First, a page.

Physicochemical Properties of Antifreeze Proteins

  • Dennis Steven Friis
  • Hans Ramløv


Proteins’ physicochemical properties is a broad term, and cover more than has been investigated for antifreeze proteins. In this chapter the investigations of antifreeze proteins (AFPs) are confined to weight, activity, solubility, hydrophobicity, and stability of the proteins. The weight and activity are presented together and compared, as much research suggests a positive correlation between these properties. This correlation applies for both fish AFPs and hyperactive arthropod AFPs, when comparing activity measurements within each AFP type. Not much research has focused on the solubility of AFPs, most likely due to their high solubility, which has not been inflicting with the main objective of the investigations. The AFPs are generally amphiphilic, having a relatively hydrophobic surface at the flat ice-binding region of the protein, while the rest of the proteins’ solvent-exposed surface is regarded as relatively hydrophilic. The hydrophobicity of the ice-binding site is regarded to be a key feature to bind to ice, explained by the anchored clathrate mechanism.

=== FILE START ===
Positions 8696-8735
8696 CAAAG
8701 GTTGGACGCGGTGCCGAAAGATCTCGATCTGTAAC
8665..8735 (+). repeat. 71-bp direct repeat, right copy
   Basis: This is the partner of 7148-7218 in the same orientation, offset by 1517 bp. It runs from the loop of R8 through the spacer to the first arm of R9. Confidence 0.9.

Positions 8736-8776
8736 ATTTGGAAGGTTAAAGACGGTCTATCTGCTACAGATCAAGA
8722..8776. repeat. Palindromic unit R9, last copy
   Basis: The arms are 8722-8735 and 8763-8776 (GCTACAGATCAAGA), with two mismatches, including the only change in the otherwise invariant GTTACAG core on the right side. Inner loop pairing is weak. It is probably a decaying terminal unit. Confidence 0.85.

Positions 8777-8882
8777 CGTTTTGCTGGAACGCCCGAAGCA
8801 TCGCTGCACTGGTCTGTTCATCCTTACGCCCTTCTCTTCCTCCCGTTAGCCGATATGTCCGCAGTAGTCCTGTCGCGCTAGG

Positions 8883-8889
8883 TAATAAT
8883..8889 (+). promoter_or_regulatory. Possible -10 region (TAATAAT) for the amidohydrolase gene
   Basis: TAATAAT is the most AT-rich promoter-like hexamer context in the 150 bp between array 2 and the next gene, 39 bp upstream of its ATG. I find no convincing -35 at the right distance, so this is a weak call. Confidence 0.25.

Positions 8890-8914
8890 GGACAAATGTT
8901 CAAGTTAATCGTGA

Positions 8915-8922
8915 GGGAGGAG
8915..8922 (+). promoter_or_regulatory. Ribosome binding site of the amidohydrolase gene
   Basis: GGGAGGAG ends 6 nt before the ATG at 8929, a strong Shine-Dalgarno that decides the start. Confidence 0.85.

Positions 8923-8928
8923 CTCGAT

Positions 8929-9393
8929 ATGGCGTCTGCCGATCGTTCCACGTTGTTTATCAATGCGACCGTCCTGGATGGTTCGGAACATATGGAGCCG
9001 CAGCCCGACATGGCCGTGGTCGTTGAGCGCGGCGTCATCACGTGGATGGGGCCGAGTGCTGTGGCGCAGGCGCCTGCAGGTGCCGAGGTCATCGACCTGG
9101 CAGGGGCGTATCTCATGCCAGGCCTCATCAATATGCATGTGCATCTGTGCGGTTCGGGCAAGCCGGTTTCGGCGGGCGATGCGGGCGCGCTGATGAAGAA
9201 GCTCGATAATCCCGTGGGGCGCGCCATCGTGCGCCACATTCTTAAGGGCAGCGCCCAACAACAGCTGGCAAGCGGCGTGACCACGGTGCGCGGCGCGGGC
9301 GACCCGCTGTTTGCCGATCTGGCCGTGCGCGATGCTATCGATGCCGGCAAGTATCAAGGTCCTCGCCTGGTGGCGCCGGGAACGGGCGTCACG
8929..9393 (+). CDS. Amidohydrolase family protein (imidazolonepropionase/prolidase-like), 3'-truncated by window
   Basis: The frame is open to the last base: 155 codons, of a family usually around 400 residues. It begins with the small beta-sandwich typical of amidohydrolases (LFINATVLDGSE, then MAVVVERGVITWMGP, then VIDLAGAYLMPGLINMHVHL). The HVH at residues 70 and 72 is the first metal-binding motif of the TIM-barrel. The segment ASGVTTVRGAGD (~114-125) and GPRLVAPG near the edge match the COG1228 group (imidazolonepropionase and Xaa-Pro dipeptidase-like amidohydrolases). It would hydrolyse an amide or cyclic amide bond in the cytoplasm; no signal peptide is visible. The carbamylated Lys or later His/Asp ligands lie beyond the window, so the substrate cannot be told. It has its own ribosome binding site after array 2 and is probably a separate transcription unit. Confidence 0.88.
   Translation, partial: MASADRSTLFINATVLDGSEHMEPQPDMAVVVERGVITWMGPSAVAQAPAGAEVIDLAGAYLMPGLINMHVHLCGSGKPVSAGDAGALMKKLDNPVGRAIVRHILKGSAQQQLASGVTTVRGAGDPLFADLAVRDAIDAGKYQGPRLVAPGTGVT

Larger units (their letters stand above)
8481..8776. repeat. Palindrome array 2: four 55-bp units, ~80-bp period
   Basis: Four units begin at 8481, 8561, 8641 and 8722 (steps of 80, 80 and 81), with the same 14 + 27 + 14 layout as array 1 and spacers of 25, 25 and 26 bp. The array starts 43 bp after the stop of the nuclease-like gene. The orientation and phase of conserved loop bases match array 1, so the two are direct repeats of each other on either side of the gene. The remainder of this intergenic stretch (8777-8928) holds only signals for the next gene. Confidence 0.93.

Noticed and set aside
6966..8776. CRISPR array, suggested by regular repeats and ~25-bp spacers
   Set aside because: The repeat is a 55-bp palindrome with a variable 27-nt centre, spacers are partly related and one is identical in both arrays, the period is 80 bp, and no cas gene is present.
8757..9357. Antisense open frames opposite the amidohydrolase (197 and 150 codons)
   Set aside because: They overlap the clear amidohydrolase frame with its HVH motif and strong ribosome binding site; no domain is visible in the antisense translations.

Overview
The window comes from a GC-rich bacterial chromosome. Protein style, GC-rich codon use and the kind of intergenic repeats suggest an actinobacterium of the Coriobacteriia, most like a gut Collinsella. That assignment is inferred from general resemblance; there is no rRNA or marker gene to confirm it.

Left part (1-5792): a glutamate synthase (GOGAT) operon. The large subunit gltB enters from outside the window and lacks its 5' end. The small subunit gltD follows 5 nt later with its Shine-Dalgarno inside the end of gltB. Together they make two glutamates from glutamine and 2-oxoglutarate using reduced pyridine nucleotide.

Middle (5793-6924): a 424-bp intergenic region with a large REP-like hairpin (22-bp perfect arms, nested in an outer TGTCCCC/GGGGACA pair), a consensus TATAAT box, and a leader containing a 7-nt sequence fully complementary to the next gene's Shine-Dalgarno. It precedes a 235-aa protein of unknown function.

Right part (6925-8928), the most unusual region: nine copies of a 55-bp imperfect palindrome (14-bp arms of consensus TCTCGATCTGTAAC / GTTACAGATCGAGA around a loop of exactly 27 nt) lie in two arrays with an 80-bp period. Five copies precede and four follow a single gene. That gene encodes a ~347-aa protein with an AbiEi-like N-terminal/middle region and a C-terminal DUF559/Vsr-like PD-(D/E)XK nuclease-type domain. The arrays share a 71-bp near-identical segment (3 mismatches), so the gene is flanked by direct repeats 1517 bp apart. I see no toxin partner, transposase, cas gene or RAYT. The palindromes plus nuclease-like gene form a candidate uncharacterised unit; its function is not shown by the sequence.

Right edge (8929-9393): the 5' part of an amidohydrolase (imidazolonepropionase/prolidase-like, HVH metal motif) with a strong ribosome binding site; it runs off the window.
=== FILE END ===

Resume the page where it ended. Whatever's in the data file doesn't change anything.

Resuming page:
The AFPs are generally stable in a broad pH range. The temperature stability shows no particular pattern, as both very heat-labile and heat-stable AFPs are found. However, several AFPs have the ability to refold into an active/native form after having been unfolded due to heat exposure. Not surprisingly, the diverse group of AFPs has just as diverse physicochemical properties, with the ability to interact with ice as the only common denominator.


Size Weight Hydrophobicity Solubility Stability Temperature pH Transition 


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© Springer Nature Switzerland AG 2020

Authors and Affiliations

  • Dennis Steven Friis
    • 1
  • Hans Ramløv
    • 2
  1. 1.CopenhagenDenmark
  2. 2.Department of Natural SciencesRoskilde UniversityRoskildeDenmark

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